Clinical Infectious Diseases 03/2014; · 9.42 Impact Factor

Publication Stats

2k Citations
1,394.45 Total Impact Points

Institutions

  • 2012–2014
    • Harvard Medical School
      • Department of Medicine
      Boston, Massachusetts, United States
    • Dana-Farber Cancer Institute
      • Department of Medical Oncology
      Boston, Massachusetts, United States
  • 2010–2014
    • Massachusetts General Hospital
      • • Division of Gastroenterology
      • • Institute for Technology Assessment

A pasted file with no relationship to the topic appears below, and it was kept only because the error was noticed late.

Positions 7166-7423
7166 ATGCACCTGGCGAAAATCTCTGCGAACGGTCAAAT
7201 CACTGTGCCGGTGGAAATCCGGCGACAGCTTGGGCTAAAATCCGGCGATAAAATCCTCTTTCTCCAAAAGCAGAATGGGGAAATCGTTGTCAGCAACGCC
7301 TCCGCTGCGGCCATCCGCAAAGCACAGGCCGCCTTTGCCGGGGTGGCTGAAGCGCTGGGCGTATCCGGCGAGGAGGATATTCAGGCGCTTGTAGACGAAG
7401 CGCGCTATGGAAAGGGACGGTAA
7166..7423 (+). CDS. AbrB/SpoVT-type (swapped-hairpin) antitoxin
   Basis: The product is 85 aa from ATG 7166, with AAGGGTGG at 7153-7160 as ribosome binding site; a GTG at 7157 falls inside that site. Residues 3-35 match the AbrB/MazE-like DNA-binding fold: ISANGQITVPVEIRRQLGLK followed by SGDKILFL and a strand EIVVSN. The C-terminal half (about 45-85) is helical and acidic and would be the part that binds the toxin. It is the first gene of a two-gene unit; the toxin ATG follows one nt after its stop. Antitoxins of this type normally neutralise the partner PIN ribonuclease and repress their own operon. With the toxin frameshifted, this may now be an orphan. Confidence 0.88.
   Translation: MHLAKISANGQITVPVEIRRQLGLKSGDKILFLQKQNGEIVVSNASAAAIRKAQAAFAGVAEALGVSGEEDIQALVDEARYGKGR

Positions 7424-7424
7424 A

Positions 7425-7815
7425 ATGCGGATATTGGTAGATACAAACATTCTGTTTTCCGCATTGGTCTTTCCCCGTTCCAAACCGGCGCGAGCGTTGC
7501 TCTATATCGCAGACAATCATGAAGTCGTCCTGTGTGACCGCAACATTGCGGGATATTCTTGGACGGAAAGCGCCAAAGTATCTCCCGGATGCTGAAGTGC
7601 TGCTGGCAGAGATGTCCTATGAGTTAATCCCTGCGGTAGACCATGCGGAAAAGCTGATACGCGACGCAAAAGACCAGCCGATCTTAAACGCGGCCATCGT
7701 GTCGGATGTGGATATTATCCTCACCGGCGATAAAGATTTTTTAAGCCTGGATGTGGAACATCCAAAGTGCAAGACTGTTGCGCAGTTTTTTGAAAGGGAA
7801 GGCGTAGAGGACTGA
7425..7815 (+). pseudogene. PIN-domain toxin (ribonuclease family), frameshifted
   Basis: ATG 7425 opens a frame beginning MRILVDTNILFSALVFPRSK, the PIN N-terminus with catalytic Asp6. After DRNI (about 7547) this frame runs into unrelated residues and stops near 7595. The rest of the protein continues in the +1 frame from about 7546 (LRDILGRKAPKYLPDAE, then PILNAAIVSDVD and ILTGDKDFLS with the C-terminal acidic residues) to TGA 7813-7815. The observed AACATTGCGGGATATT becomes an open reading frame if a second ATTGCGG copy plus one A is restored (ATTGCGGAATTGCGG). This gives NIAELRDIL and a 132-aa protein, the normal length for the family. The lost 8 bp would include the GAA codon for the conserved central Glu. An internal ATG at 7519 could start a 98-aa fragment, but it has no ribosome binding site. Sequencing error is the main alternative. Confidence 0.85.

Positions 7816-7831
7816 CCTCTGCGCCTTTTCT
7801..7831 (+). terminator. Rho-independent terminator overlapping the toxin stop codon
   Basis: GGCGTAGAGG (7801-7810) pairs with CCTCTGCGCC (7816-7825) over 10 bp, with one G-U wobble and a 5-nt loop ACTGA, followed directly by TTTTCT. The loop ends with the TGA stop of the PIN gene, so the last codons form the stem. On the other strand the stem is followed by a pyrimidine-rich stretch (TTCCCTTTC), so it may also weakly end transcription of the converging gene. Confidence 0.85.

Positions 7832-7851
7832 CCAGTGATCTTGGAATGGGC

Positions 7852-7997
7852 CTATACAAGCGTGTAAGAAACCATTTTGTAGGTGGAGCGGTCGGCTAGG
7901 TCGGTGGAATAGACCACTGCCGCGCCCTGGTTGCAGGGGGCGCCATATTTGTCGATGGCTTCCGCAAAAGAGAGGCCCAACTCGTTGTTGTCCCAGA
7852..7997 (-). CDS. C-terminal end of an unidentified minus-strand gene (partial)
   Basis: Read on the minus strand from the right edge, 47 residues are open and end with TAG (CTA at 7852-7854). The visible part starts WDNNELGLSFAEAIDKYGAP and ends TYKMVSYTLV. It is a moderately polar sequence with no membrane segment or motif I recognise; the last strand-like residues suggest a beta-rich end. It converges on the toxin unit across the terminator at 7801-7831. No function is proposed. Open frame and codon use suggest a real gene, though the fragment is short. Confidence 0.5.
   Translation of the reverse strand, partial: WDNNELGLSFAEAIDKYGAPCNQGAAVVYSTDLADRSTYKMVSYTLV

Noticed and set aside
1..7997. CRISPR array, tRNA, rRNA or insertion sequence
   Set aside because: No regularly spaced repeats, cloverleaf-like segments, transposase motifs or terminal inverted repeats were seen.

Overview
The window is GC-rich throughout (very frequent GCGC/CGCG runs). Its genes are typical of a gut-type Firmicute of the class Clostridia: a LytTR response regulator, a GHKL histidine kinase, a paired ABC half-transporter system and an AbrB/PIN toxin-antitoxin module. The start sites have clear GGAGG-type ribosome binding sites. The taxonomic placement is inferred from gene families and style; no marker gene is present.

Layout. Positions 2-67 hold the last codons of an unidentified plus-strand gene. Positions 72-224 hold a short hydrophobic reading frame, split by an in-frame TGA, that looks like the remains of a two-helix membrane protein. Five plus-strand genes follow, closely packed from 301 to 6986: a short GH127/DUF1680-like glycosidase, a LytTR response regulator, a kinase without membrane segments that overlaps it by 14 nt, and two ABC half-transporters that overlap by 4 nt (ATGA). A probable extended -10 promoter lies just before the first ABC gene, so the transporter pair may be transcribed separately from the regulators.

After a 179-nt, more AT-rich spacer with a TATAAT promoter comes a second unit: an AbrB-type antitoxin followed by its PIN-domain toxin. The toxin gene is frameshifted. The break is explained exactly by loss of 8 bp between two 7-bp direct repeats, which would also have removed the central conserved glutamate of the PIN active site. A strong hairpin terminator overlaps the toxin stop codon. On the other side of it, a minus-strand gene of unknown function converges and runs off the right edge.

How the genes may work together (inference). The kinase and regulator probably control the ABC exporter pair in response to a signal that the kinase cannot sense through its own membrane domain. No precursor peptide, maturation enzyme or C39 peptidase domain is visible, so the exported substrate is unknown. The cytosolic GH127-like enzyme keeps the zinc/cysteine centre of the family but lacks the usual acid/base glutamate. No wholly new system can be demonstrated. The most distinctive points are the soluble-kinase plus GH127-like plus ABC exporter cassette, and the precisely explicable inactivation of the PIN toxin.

Boston, Massachusetts, United States
  • 2013
    • All India Institute of Medical Sciences
      New Dilli, NCT, India
    • Massachusetts Institute of Technology
      Cambridge, Massachusetts, United States
  • 2006–2012
    • Medical College of Wisconsin
      • • Department of Medicine
      • • Division of Gastroenterology & Hepatology
      Milwaukee, WI, United States
  • 2011
    • Boston Children's Hospital
      Boston, Massachusetts, United States
  • 2008
    • University of Wisconsin - Milwaukee
      Milwaukee, Wisconsin, United States